Authorities and Disciplined Initiative!
At the platoon level, the weapons Squad Leader assesses the situation when he arrives at the support by fire position. If the terrain prevents his squad from suppressing the enemy, the Squad Leader uses disciplined initiative to adjust the location and meet the understood intent. This is clearly within his authority, as a Squad Leader, under the concept of mission command. To change the assigned task, the Squad Leader needs the approval from his platoon leadership. If a Battalion Commander arrives at his support by fire position and determines the enemy situation changed significantly, he/she has the authority, within the Brigade Commander’s intent, to change his unit’s task to a hasty attack to enable the main effort. The Battalion Commander and the Squad Leader are given authorities commensurate with their position, experience, and available assets. Commanders can change both the Task and Purpose while junior leaders can generally modify only the conditions to accomplish an assigned task. Leaders and Commanders always follow the same principles of Mission Command regardless of position. However, our authorities increase in line with the allowable scope of our initiative.
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PRODEV Podcast on Mission Command
Part I of the Mission Command Series on ProDev2Go !!
The Concept of mission command is simple — If you build mutual trust with your subordinates and provide purpose, key tasks, and end state the mission gets accomplished. Easy right?
How do we train mission command? It is simple in concept, but hard in practice. Mission command challenges leaders at every echelon to achieve the highest level of performance from their organizations. It emphasizes the value of innovation and adaptation. It intends to enhance our ability to accomplish the mission in a volatile, uncertain, complex, and ambiguous environment. However, some leaders are hesitant to give examples or techniques to teach the tenents of mission command. They fear it will limit subordinate’s creative thinking or initiative. It is not a contradiction to develop young leaders by providing techniques for mission command. If done correctly, it bridges a leader’s responsibility to establish standards and purpose with a foundation of trust that allows subordinates to take prudent risks within clearly understood parameters. Your subordinates are learning daily from your personal leadership style, form, and function. Your example can also include space for mission command. You can develop an adaptive culture in your units through a focus on Authorities and Accountability. These tools enable success. They teach our young leaders how to set clear left and right limits, by describing an achievable end state for their organization within distinct authorities. Once defined, encourage leaders to apply dynamic solutions in accomplishing their missions. This approach sustains standards and creativity. Leaders also need to value the necessity of holding subordinates accountable without ego or emotion. If subordinates drift outside their limits, you must remove their authorities, retrain them, and then reissue the authority. Standards are not the opposite of mission command; they complement it and remain invaluable to every organization. Focus the development of the next generation of leaders, by encouraging ingenuity within clear expectations of authority and accountability!!!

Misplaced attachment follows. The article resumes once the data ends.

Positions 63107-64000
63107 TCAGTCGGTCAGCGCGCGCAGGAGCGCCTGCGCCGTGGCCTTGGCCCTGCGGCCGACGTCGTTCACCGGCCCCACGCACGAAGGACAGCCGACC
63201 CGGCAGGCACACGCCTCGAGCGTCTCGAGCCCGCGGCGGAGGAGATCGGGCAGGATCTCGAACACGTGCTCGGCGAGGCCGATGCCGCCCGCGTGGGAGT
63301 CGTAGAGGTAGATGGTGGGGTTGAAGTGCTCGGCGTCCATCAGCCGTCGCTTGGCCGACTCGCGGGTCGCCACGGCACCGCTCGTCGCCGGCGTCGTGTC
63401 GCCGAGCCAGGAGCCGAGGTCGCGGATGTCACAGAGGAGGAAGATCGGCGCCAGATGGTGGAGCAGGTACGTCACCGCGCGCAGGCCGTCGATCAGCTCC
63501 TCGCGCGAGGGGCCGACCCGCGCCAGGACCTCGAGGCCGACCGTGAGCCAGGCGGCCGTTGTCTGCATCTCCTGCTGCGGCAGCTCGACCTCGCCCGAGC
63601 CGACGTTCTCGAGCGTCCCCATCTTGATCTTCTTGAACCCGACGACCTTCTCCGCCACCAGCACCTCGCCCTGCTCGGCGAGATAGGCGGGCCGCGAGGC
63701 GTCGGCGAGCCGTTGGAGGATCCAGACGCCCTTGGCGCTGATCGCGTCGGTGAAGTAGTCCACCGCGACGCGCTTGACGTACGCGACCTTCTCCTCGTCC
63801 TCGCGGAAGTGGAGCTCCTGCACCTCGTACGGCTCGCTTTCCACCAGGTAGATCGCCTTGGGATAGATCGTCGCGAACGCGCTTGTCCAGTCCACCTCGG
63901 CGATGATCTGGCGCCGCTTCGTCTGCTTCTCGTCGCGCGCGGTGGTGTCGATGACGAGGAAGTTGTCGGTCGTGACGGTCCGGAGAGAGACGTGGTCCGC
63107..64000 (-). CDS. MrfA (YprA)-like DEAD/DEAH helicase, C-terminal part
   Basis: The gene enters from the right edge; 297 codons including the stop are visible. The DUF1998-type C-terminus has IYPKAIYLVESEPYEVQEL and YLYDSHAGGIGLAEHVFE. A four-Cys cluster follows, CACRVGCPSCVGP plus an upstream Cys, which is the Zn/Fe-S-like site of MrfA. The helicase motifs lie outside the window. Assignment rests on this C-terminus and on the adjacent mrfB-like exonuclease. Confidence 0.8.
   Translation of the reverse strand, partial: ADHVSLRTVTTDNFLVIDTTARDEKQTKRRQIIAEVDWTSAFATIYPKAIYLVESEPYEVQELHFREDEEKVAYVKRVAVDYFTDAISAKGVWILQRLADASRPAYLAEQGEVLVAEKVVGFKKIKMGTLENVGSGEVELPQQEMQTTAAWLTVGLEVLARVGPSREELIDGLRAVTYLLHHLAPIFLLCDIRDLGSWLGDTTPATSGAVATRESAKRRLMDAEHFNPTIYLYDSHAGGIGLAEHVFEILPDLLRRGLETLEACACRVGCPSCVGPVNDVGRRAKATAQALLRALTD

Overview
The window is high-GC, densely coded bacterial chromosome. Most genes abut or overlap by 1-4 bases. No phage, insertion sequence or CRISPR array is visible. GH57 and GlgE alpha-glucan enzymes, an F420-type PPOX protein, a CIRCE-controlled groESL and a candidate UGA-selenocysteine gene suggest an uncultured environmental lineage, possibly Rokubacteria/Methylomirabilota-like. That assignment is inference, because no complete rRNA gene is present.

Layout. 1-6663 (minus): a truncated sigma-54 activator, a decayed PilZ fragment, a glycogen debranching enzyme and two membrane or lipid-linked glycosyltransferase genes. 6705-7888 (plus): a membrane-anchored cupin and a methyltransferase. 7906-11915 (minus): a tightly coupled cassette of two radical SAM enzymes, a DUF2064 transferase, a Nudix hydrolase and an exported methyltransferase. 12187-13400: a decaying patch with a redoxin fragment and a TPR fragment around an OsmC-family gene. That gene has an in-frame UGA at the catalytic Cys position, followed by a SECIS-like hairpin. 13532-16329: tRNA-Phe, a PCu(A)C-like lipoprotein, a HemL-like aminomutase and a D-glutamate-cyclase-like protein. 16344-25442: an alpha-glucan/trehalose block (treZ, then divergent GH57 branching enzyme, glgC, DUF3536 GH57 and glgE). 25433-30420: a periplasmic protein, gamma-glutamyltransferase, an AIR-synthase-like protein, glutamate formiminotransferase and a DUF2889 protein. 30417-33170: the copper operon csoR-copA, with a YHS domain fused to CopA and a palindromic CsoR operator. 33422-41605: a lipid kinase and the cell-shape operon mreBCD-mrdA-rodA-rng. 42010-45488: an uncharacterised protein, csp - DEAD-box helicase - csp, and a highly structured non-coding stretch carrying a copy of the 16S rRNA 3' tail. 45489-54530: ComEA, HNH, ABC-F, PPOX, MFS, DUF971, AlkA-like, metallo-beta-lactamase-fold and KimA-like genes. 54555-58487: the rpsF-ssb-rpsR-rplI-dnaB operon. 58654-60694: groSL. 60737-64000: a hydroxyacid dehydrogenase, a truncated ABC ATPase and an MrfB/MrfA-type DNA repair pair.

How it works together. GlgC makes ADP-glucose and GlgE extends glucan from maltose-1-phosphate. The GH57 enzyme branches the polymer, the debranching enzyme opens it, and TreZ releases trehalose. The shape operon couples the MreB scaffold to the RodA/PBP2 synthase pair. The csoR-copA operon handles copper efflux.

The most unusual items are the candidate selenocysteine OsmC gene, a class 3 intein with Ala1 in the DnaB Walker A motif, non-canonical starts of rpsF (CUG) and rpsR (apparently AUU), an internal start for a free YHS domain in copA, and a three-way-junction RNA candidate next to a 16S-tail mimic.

Podcast on Mission Command: https://www.youtube.com/watch?v=_w7ktEnYdJM Podcast on Mission Command